Posted on Leave a comment

How early stage companies can leverage diversity to increase profits

Common knowledge tells us that diverse companies tend to be more successful and profitable. And this isn’t just for companies with diverse leadership: companies that are diverse at every rung of the ladder tend to outperform companies that are not diverse.

Although founders are preoccupied with funding and product design, it’s incredibly important to focus on your team’s diversity, too. Especially in these early days before you see tremendous growth.

Early stage companies tend to lack diversity. As a founder, you likely work with people who are your friends⁠—people with a similar background to yours. As social animals, humans subconsciously choose to associate with others who are like ourselves. It’s this bias that works against you if you want to grow a healthy, profitable startup.

The link between diversity and profits

 

Diversity isn’t a frilly concept or a box to tick on your to-do list. It’s a philosophy that should be part of your company’s cultural fabric. Although diversity is the right thing to do ethically, it’s also a sound financial choice.

The McKinsey company did a survey and found that, globally, gender-diverse companies were 21% more profitable. A 21% boost in profits is astounding, especially if you’re trying to bootstrap your early stage tech company.

But gender diversity is only one facet of diverse companies. Ethnic and cultural diversity is also critically important. The McKinsey study found that brands were 33% more likely to have better profits if they were ethnically and culturally diverse. Studies suggest a strong correlation between diversity and fiscal performance.

This happens because diversity leads to better ideas. Better ideas lead to more innovation, and innovation equals better financial performance. If you’re looking for investors or VC funding, you can’t afford to overlook diversity.

When your early stage company is earning more, your investors get a better return. Your diversity could be a big selling point to bring investors on board.

Studies found that female-founded business generated 78 cents of revenue for every dollar of VC capital. Male-founded businesses only generated 31 cents. Including female founders is important to bring on investors and give them a better return for the long haul.

How to be more diverse as an early stage company

As an early stage technology company, you live for scaling your brand. If there were a way to boost profits by 21%, shouldn’t you do it?

But it’s one thing to acknowledge the value of diversity and another thing entirely to make diversity a reality. Follow these steps to create a diverse startup that generates bigger ideas and better profits.

1.     Bring on diverse leadership early

From day one, you should bring people to the team who are unlike yourself. It’s easy to pick your college roommate as a co-founder, but this will limit your imagination.

Choose someone who doesn’t think like you. Choose someone that comes from a different background. Choose someone that doesn’t look like you. Choose someone that is not necessarily a ‘cultural fit’ but is a ‘cultural addition’. This is not only important to create a truly diverse workforce but it avoid ‘cloning’.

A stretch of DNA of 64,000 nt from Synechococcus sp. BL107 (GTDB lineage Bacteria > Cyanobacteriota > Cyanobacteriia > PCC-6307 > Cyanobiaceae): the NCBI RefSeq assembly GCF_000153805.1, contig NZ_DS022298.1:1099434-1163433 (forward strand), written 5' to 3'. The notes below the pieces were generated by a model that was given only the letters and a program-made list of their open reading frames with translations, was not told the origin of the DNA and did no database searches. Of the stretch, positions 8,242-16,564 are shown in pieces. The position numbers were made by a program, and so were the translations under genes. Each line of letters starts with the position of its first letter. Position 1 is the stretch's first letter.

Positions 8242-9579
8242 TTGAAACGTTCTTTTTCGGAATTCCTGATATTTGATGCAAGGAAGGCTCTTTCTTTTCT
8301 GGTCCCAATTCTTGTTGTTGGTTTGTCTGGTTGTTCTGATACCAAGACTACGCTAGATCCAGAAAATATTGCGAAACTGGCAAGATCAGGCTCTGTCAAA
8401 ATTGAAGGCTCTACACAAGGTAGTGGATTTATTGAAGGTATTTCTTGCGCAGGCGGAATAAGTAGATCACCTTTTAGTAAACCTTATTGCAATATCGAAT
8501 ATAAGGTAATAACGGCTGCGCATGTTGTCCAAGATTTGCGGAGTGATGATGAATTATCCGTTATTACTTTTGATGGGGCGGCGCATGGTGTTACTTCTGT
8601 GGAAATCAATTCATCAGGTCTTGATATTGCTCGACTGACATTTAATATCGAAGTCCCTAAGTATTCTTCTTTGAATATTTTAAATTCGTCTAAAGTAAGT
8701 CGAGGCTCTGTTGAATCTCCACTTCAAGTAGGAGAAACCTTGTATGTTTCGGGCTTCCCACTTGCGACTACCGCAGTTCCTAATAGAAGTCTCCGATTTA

Studies suggest that at least one-third of your leadership should be female – and that one-third should be racially and ethnically diverse. This gives signals to ‘all’ female applicants that they’re welcome at your company. This is important if you plan to scale a diverse team over time.

Find females to fill leadership roles as early as possible. This will not only give you a good outside perspective but will attract more diversity as you grow.

2.   Talk about diversity

Diversity isn’t a rude subject in the workplace. When you talk about a concept, you make it real for your company’s culture. When you talk about diversity, it becomes a priority in the same way sales, marketing and product is a priority. This makes it easier to bring your dreams of diversity to fruition.

3.   Be transparent

Women and minorities are famously underpaid, especially in tech industries. Be a champion for salary transparency at your company. Allow employees to discuss their salaries. Pay your female and minority employees the same as their non-diverse counterparts. Don’t just ‘Talk the Talk’ but ‘Walk the Walk’. Be transparent about your pay scales. If you notice a pay discrepancy, address it immediately.

4.   Standardize hiring practices

Startups are famous for their laissez-faire interviewing practices. However, these practices send subconscious signals to potential candidates that they aren’t welcome at your company. You don’t have to sacrifice your company culture, but you do need to standardize hiring practices to level the playing field.

Ask the same interview questions with each applicant. Adjust wording in your job ads to be gender-neutral. This is especially important if you aren’t a member of a minority group yourself. You’re subject to unconscious biases that harm diverse applicants’ chances.

5.   Avoid stereotypes

Stereotypes make your diverse employees feel disenfranchised and unwelcome. Don’t reinforce tired stereotypes in your workplace. For example, don’t seek out a woman to fill the position of executive assistant. Don’t enforce strict dress codes based on gender, such as requiring women to wear heels and skirts while men can wear whatever they want.

The bottom line

The hard numbers show that diversity isn’t a nice-to-have concept. It has a real impact on your company’s success, especially in your early days. Institute culture changes early on to build a diverse, profitable company that excels.

 

Don’t try to diversify your early stage company alone. Get an outside opinion from someone who has fresh eyes. Chat with Hollines Group now to get your startup on the right foot.

Leave a Reply